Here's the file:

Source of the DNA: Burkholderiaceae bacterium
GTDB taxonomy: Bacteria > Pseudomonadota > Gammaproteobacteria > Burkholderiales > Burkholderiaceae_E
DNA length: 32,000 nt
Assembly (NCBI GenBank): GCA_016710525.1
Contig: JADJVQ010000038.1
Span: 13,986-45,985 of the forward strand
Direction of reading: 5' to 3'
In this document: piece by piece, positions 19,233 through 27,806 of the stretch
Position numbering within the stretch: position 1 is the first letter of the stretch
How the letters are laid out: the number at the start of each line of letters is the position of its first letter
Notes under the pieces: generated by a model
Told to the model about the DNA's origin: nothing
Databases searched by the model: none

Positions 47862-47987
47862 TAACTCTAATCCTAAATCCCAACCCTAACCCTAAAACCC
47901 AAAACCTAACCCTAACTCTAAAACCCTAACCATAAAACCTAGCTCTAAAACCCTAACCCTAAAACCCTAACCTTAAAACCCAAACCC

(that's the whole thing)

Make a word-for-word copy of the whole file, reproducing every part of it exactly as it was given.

Source of the DNA: Burkholderiaceae bacterium
GTDB taxonomy: Bacteria > Pseudomonadota > Gammaproteobacteria > Burkholderiales > Burkholderiaceae_E
DNA length: 32,000 nt
Assembly (NCBI GenBank): GCA_016710525.1
Contig: JADJVQ010000038.1
Span: 13,986-45,985 of the forward strand
Direction of reading: 5' to 3'
In this document: piece by piece, positions 19,233 through 27,806 of the stretch
Position numbering within the stretch: position 1 is the first letter of the stretch
How the letters are laid out: the number at the start of each line of letters is the position of its first letter
Notes under the pieces: generated by a model
Told to the model about the DNA's origin: nothing
Databases searched by the model: none

Positions 47862-47987
47862 TAACTCTAATCCTAAATCCCAACCCTAACCCTAAAACCC
47901 AAAACCTAACCCTAACTCTAAAACCCTAACCATAAAACCTAGCTCTAAAACCCTAACCCTAAAACCCTAACCTTAAAACCCAAACCC